A New Class of Weak Radio Bursts: Nanoflares and Coronal Heating?

Monday, 15 December 2014
Divya Oberoi1, Akshay S2, Colin Lonsdale3, Brian Timar4 and Victor Pankratius3, (1)National Centre for Radio Astrophysics, Pune, India, (2)Indian Institute of Science Education and Research Pune, Department of Physics, Pune, India, (3)MIT Haystack Observatory, Westford, MA, United States, (4)University of California Berkeley, Berkeley, CA, United States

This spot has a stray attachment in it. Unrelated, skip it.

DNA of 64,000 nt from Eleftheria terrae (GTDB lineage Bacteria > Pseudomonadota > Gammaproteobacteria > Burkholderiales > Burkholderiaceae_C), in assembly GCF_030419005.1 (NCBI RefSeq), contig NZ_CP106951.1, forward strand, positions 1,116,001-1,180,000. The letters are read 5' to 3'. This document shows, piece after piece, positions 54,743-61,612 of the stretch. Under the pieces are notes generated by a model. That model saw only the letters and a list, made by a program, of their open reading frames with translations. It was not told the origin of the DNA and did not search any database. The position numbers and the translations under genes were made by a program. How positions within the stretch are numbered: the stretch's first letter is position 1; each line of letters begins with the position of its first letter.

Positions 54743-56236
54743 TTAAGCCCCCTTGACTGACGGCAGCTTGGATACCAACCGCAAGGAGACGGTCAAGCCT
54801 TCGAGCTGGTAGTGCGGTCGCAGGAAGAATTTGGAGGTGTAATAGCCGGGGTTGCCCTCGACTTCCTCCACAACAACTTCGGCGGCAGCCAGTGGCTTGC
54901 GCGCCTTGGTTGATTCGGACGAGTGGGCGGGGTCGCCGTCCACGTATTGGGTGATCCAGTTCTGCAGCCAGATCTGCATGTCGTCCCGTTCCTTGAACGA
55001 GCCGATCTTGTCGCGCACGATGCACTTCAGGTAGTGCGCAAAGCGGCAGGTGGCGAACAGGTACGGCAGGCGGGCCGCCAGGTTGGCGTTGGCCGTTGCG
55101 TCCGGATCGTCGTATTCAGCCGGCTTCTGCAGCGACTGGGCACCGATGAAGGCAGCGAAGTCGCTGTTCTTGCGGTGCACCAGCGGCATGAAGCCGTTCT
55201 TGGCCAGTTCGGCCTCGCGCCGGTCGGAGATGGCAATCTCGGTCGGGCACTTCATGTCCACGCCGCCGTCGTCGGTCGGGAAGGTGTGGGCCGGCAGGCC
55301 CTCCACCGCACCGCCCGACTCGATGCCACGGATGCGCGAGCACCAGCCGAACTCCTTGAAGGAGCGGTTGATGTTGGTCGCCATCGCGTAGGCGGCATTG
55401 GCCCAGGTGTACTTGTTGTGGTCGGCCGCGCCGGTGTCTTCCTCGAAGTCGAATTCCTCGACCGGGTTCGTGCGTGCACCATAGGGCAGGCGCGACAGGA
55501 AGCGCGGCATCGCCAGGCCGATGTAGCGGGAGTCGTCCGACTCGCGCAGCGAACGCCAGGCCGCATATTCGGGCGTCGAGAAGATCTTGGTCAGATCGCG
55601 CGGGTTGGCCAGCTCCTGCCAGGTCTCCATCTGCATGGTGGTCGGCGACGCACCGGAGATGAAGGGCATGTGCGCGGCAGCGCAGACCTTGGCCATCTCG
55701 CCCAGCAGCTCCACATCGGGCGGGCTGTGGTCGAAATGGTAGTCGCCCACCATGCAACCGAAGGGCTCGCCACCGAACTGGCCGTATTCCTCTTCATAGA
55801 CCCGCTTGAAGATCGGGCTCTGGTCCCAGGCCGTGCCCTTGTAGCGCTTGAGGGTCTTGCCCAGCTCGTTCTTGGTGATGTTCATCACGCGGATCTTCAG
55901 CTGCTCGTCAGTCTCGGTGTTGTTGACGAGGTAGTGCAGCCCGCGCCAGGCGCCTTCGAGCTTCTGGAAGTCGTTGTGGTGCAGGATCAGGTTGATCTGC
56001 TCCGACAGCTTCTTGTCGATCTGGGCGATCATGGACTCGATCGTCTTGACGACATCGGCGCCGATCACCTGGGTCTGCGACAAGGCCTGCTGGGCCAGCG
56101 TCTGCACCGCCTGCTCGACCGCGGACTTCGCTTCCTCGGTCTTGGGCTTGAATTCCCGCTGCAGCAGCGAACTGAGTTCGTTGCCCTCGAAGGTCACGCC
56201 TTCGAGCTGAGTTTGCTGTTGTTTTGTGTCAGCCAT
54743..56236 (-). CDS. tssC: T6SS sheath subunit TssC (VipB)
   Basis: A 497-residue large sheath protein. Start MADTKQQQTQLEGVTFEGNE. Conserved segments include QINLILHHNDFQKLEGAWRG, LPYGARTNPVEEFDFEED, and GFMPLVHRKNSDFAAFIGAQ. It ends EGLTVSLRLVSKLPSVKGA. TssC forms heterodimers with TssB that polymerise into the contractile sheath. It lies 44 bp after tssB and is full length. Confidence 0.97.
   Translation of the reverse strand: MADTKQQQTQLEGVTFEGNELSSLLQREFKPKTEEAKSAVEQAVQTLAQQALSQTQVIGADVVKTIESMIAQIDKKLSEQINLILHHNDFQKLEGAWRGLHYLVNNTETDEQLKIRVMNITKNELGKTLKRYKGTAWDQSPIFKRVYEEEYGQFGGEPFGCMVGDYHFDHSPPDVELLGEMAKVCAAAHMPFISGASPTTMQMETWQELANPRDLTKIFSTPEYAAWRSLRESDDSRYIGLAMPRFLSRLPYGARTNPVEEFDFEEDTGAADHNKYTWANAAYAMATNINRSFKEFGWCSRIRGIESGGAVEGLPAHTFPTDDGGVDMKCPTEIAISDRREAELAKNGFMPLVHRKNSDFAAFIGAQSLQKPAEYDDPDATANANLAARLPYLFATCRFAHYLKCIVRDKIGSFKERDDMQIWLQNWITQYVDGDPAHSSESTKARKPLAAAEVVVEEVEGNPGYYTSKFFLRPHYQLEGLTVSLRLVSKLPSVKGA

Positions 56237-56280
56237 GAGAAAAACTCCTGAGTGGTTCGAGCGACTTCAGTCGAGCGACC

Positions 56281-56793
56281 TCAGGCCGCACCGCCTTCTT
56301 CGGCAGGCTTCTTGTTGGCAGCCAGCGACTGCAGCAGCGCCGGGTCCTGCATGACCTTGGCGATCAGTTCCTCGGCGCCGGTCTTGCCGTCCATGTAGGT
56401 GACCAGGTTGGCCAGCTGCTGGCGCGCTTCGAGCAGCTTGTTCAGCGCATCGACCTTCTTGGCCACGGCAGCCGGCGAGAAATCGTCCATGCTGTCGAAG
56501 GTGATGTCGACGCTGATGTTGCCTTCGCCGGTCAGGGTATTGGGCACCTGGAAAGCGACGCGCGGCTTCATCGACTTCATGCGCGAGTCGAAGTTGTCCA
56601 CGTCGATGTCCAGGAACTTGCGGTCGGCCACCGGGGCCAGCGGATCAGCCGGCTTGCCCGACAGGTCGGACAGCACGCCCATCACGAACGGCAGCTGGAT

The newly commissioned Murchison Widefield Array (MWA) has revealed the presence of a numerous weak and short lived low frequency radio solar bursts. These emission features have duration of order a second, have relatively narrow spectral widths and are surprisingly numerous even during quiet solar conditions. Their appearance in the time-frequency plane is unlike that of the any of the known classes of radio bursts, and they at least an order of magnitude weaker than the weakest type III bursts routinely monitored and reported (e.g. by Automated Radio Burst Identification System operational at the Learmonth Radioheliograph in Australia). For the few bursts which have been studied in detail, we have not found a counterpart at X-Ray or EUV bands. There is an exciting possibility that these bursts are associated with the widely hypothesized "nanoflares" thought to play a role in coronal heating through magnetic reconnection on small scales in coronal loops. A systematic and detailed characterization of the statistical properties of these bursts over large temporal and spectral spans is necessary for investigating the role these bursts might play in coronal heating. To enable this, we have developed a novel system using region-growing, wavelet decompositions, and thresholding techniques for event recognition and parameter extraction in an automated manner for the voluminous MWA interferometric data. We will present and describe the statistical properties of these weak radio bursts based on a large number of events detected and parameterized by these automated methods.